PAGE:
Friday, November 11, 2016


The late, great Canadian poet Alden Nowlan wrote my favourite war-remembrance poem, "Ypres 1915."

"Sometimes I’m not even sure that I have a country.
But I know that they stood there at Ypres 
the first time the Germans used gas, 
that they were almost the only troops 
in that section of the front 
who did not break and run, 
who held the line."

Monday, November 7, 2016

Vampires, Deserts, Forests, and Christmas

Dracula (1931): adapted by Hamilton Deane and John L. Balderston from the play by Garrett Fort adapted from the novel by Bram Stoker; directed by Tod Browning; starring Bela Lugosi (Dracula), Helen Chandler (Mina), David Manners (John Harker), Dwight Frye (Renfield), and Edward Van Sloan (Van Helsing): This stagey, bloodless Dracula was a big hit in 1931. It has the hallmarks of early sound film -- that super-heavy, static sound camera pretty much necessitated a nearly immobile, stagey shot. 

Bela Lugosi is great, especially in the first section set at Castle Dracula. Dwight Frye is a hoot as Renfield, the foundational figure for so many crazed characters to come in horror movies. Once the action moves to England, things become a bit tedious. And the censorship people ensure that Dracula dies off-screen with barely an "Argh!" to mark his passing. F.W. Murnau's bootleg Dracula, Nosferatu (1922), is a far superior work, as are many of the later adaptations. Still, Lugosi remains a bracing presence. Recommended.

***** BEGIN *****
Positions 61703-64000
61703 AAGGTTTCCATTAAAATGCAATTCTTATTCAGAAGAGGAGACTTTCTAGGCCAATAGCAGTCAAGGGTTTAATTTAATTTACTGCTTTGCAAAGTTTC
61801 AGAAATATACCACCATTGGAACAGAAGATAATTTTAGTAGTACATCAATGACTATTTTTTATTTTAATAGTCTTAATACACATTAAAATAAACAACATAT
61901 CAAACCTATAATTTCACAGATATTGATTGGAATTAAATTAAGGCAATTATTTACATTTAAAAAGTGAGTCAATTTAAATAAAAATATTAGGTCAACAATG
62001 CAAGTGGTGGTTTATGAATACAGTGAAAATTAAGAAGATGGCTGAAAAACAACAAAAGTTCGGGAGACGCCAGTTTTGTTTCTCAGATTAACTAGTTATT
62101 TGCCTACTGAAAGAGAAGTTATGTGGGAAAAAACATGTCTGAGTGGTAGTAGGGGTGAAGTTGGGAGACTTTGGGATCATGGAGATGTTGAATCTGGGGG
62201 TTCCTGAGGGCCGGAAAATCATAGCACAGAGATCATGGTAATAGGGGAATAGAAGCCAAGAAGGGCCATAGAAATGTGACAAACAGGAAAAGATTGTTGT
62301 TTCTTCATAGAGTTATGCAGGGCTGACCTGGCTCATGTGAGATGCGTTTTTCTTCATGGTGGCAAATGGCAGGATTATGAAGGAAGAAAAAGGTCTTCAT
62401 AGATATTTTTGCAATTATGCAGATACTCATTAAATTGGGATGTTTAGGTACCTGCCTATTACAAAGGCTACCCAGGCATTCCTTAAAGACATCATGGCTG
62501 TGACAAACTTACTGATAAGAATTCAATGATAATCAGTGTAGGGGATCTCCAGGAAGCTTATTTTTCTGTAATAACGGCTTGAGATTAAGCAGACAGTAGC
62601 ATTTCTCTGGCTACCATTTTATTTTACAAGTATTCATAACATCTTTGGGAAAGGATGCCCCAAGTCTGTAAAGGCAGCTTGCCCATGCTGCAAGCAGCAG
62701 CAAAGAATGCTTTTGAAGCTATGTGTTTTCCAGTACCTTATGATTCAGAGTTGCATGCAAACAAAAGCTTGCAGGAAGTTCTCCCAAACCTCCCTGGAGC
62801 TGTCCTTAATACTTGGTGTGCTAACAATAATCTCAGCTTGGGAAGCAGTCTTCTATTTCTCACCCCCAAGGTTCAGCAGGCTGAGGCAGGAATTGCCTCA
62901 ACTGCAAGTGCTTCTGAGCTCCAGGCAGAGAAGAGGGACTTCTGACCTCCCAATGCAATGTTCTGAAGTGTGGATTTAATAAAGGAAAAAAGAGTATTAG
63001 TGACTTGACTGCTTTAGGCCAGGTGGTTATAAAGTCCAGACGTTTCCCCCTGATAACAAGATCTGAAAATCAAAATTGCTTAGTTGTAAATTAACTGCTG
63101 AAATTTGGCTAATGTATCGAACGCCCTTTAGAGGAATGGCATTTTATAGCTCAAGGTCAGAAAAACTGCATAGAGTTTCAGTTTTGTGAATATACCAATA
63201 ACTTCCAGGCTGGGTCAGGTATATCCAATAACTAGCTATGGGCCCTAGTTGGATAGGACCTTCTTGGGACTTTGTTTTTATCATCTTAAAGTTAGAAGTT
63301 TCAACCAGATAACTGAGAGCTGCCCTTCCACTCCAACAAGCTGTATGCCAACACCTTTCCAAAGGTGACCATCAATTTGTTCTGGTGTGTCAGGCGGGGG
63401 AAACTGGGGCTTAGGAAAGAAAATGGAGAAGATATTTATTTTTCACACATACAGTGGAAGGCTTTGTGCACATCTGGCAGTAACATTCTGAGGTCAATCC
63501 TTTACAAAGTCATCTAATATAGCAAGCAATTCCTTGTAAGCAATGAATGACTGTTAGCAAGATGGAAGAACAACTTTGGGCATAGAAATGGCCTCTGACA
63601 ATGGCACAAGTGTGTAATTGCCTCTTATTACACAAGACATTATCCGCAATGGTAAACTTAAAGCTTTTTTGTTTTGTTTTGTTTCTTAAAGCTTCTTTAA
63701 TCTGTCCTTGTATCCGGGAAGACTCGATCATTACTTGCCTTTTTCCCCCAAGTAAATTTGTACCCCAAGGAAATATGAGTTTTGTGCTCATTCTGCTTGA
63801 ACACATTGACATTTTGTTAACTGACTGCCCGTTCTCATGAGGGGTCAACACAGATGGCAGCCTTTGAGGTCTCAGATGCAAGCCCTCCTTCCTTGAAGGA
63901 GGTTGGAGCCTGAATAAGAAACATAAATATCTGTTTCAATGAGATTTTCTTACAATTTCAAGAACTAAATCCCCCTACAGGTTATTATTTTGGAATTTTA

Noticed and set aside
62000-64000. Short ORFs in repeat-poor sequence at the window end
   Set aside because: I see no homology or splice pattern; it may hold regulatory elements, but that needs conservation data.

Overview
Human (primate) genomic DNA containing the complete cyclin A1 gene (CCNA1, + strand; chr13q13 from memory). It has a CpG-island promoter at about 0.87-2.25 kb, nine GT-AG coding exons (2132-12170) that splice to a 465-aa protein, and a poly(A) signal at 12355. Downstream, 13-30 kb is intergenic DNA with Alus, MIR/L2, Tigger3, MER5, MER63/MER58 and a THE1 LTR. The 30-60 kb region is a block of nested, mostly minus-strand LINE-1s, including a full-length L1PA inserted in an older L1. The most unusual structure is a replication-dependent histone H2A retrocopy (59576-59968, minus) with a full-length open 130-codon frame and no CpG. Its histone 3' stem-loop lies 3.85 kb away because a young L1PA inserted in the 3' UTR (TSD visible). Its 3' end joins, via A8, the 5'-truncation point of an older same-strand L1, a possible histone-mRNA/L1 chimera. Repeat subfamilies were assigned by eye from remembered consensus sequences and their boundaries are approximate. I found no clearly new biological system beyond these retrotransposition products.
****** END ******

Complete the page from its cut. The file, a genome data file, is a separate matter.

John Carpenter's Vampires (1998): adapted by Don Jakoby from the novel by John Steakley; directed by John Carpenter; starring James Woods (Jack Crow), Daniel Baldwin (Montoya), Sheryl Lee (Katrina), Thomas Ian Griffith (Valek), Tim Guinee (Father Guiteau), and Maximillian Schell (Cardinal Alba): One of John Carpenter's crappier offerings. Oh, sure, it has its moments. But it's crippled by a totally uninteresting vampire antagonist (Thomas Ian Griffith), sloppy writing, and the perplexing choice to have Daniel Baldwin play a character named 'Montoya,' complete with dyed-black hair to, I suppose, trick the audience into thinking Baldwin is Hispanic. The treatment of women is a bit... problematic, given that women in this movie are either prostitutes or vampires (or in Sheryl Lee's case, both).  I was entertained, but not a lot. Lightly recommended.